Search for Ma­rine fa­ther

Fam­ily tie spans globe

Matamata Chronicle - - Front Page - By NI­COLA STE­WART ni­cola.ste­

Grow­ing up, all Michael Gaeng knew of his fa­ther was that he had been a US Ma­rine and had fought in World War II.

Po­si­tioned in the Pa­cific, he had met Michael’s mother on a short visit to New Zealand shores.

Lit­tle did they know, that their fleet­ing ro­mance would re­sult in not just one son, but three. Triplets.

Michael and his broth­ers John and Gra­ham were born on De­cem­ber 9, 1943 – just three of many ba­bies born to Maori moth­ers and US soldiers dur­ing the war.

Their story will fea­ture in the doc­u­men­tary Born of Con­flict to air on Maori Tele­vi­sion at 9am this An­zac Day.

Michael, now 70, moved to Mata­mata al­most a year ago and last week spoke to the Chron­i­cle about the fa­ther he never knew.

He and his broth­ers had a tough up­bring­ing, their mother was young and had lit­tle sup­port so, at age five, they were placed into fos­ter care.

They bounced be­tween a few homes be­fore end­ing up with Mr and Mrs Tom White­ley of Te Ko, Bay of Plenty, with whom they stayed un­til they left home.

In 1962, shortly be­fore their 19th birth­day, Gra­ham, Michael’s iden­ti­cal twin, died af­ter a short ill­ness.

‘‘ When


lost my


I be­came pretty mixed Michael.

‘‘I have al­ways strived to be like my fa­ther so I vol­un­teered for the army. I signed up for the SAS se­lec­tion course. Only seven of us passed.’’

He served his time in New Zealand from 1965 to 1970 and


said later took up a trade as a fit­ter­welder.

On March 20, 1971, he mar­ried Glen­nis, who had two young sons, and the cou­ple had a third son to­gether.

‘‘I never ever had the chance to do the things that sons do with their fa­thers – play rugby, play sports, go fish­ing, all those sorts of things.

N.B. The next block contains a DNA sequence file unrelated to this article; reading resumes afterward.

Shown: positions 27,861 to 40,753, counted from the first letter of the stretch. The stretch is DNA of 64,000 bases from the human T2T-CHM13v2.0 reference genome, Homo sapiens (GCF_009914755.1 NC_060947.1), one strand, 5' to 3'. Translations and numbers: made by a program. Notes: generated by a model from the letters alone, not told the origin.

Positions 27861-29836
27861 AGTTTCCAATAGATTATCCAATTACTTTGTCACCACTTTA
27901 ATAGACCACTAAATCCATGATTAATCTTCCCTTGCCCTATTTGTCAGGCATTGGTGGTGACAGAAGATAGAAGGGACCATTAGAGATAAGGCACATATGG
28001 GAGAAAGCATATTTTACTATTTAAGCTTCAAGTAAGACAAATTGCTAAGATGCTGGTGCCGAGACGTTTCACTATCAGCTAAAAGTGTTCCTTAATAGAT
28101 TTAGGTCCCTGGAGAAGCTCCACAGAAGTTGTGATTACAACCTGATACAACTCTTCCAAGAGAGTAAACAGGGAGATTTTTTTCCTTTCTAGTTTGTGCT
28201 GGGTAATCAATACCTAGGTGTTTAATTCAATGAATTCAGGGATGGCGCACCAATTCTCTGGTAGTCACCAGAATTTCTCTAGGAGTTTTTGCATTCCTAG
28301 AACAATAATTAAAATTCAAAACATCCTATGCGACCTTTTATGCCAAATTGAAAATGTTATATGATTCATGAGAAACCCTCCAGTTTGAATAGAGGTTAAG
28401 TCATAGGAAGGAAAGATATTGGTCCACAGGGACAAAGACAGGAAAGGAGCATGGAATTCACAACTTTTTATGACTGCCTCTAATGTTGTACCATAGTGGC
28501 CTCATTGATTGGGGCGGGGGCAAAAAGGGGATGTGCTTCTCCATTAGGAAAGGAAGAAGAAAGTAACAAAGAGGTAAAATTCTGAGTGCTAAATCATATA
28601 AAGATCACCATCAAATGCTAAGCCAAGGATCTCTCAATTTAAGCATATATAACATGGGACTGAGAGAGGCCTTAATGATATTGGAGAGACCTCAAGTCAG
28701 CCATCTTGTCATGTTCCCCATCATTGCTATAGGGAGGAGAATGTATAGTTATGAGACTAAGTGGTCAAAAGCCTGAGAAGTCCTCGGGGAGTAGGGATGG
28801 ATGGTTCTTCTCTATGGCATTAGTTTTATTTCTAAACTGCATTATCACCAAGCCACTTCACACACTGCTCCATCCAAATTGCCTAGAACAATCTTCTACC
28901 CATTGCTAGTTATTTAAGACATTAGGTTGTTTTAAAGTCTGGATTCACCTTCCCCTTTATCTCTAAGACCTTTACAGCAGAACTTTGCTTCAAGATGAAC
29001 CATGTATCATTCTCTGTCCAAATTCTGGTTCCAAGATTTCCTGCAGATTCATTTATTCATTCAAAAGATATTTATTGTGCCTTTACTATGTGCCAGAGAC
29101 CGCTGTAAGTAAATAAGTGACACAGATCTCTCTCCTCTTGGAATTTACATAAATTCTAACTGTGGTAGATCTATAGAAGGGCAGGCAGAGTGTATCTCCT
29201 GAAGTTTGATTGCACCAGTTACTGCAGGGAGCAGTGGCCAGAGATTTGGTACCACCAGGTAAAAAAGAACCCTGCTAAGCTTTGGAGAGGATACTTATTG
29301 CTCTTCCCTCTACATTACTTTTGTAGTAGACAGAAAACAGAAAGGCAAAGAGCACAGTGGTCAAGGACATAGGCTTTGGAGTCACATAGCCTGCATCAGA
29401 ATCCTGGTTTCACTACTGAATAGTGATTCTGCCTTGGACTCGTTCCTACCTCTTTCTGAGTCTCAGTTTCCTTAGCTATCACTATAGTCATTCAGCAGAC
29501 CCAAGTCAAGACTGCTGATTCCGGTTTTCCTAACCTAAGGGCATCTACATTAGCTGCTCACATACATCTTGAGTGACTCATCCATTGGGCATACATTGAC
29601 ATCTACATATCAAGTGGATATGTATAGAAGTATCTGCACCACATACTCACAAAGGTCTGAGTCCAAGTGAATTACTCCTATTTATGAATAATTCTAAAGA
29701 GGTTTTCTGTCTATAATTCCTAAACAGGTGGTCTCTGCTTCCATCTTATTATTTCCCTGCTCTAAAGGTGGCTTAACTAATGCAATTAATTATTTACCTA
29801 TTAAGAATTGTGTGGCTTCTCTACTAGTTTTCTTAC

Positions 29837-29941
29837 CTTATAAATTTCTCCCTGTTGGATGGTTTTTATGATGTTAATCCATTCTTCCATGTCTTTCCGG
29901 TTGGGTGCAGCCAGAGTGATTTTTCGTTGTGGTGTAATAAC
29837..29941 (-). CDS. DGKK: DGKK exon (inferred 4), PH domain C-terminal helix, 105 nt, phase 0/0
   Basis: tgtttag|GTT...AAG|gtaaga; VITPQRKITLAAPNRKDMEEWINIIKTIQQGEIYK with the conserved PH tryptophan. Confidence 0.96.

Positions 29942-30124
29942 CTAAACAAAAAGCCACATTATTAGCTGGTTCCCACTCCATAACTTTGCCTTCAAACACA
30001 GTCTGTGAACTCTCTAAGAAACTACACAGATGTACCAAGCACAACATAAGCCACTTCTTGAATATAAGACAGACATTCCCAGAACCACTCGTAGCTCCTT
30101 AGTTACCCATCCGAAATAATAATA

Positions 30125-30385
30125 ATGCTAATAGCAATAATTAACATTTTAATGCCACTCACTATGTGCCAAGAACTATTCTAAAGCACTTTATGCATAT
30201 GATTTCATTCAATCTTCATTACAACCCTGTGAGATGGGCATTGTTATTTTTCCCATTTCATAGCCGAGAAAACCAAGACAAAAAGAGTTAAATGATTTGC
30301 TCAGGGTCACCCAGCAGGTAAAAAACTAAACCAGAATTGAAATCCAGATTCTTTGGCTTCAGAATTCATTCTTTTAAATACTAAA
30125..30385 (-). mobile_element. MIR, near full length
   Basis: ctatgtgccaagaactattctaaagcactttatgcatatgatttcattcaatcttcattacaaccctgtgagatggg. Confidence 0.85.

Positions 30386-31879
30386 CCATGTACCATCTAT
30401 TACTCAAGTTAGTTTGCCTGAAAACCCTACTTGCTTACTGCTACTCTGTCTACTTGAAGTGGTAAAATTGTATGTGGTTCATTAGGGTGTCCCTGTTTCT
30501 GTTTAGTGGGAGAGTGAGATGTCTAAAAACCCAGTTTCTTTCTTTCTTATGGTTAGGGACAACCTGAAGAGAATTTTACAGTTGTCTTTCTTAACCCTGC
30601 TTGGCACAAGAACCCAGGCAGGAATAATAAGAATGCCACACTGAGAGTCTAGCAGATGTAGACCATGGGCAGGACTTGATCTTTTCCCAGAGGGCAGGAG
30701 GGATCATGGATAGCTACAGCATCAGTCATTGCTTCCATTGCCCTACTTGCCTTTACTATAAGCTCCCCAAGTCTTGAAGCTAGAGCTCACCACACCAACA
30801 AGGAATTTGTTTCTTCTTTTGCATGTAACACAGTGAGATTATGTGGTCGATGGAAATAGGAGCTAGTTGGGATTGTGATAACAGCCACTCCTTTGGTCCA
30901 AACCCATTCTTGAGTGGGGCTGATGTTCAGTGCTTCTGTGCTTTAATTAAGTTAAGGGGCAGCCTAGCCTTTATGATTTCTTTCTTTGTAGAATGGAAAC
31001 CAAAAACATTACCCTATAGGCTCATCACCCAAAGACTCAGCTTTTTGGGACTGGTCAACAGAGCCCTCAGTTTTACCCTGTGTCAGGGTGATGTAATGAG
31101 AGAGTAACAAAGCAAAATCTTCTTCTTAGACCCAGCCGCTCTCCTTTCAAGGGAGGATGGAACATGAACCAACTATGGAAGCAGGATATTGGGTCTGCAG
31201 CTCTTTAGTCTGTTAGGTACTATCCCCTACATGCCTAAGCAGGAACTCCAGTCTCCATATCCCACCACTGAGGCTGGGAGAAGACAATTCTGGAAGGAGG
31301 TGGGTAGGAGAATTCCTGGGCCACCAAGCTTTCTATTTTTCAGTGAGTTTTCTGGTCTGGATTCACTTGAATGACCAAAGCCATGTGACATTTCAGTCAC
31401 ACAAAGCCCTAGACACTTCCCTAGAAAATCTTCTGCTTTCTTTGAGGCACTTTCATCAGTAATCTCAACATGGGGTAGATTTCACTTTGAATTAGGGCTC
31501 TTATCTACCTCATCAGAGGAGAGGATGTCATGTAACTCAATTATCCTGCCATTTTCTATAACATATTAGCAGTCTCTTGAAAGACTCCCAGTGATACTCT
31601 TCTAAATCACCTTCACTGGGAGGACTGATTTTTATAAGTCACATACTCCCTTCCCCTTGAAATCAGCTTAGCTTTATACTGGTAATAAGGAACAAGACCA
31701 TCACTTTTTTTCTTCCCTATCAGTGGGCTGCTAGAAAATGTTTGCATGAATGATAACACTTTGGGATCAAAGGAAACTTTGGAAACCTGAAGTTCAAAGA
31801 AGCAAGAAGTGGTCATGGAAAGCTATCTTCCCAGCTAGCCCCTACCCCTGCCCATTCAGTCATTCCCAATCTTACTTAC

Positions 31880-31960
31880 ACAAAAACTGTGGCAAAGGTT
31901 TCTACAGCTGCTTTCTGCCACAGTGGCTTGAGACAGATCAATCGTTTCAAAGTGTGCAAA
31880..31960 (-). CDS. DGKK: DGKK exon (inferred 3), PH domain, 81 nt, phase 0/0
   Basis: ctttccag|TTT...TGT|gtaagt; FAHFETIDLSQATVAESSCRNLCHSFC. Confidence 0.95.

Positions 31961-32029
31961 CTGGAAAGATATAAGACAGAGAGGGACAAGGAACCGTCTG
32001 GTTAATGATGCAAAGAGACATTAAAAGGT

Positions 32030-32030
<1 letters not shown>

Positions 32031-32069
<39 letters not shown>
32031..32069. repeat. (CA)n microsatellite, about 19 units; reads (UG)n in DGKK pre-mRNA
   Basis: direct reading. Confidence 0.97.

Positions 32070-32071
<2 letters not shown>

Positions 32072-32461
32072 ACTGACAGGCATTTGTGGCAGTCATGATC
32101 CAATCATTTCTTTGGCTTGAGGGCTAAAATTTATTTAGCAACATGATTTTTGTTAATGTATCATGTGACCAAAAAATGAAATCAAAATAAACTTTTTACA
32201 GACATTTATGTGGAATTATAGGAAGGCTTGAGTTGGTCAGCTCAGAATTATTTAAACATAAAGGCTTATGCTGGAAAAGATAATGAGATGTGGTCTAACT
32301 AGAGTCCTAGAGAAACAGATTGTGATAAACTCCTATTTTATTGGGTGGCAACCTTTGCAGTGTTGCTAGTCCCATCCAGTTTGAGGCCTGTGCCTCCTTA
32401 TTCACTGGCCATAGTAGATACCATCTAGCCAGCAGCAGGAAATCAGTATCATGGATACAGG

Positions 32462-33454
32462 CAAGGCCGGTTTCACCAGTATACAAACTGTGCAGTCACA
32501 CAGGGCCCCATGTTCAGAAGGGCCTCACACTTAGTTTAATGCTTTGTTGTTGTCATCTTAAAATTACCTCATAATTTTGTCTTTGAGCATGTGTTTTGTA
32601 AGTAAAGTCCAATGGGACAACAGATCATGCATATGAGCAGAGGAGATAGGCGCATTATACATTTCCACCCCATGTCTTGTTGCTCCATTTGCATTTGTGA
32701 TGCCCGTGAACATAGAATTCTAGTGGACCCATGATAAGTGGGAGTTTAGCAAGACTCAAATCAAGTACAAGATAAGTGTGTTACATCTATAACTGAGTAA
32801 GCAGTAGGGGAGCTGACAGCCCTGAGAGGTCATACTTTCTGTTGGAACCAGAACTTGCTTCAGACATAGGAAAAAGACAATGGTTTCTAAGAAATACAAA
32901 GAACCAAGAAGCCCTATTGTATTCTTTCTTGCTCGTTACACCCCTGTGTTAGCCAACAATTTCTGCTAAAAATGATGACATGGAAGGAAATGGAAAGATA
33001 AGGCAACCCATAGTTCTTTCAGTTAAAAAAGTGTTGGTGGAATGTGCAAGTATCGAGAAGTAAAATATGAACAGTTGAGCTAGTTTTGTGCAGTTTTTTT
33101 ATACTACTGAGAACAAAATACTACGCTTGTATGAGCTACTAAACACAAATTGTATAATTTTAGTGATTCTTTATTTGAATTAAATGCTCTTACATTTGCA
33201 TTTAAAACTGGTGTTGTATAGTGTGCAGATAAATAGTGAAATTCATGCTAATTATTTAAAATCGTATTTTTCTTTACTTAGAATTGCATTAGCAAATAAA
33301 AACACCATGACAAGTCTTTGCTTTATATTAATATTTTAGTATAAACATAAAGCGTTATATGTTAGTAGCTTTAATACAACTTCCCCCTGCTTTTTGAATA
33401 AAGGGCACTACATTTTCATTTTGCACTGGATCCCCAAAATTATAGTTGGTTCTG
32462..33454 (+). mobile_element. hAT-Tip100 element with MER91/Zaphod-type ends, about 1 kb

‘‘So I spent a lot of time with my own sons and do as much as I pos­si­bly can to help them,’’ said Michael.

He still of­ten won­dered about his fa­ther and what had hap­pened to him af­ter he left our shores and, even­tu­ally, he de­cided to try and find him.

‘‘I knew his last name and that he was an Amer­i­can Ma­rine, and that was it.

‘‘We started send­ing letters to Amer­ica to try and find more in­for­ma­tion.

‘‘I had a lot of re­jec­tions. I didn’t know his reg­i­ment num­ber for a start, I never knew any­thing about that. So I had all these letters sent to me that said, ‘Sorry, I can’t help you.’’’

The New Zealand Re­turned Ser­vices As­so­ci­a­tion put him in touch with a for­ward­ing ad­dress for all US per­son­nel in St Louis, Mis­souri and af­ter more re­jec­tions he sent one last let­ter.

‘‘We had al­ways spelt our last name Geange but in the last let­ter I sent over, I said to them it could be spelt Gaeng and bingo!

‘‘I got this let­ter back and it was all very, very of­fi­cial look­ing.

‘‘At the time, I was kind of used to, ‘ We can’t help’, so I wasn’t par­tic­u­larly in­ter­ested at first.

‘‘Any­way, Glenn made a cup of tea and we opened this let­ter and the first thing that popped out was a lit­tle three inch photo with two holes punched in it, and it was my fa­ther.’’

‘‘ I just looked at it and I started to cry be­cause I knew we had found him,’’ said Glen­nis.

‘‘He was the im­age of our son.’’

The let­ter in­cluded his fa­ther’s full name, Kenneth Joseph Gaeng, his date of birth, and his last known ad­dress.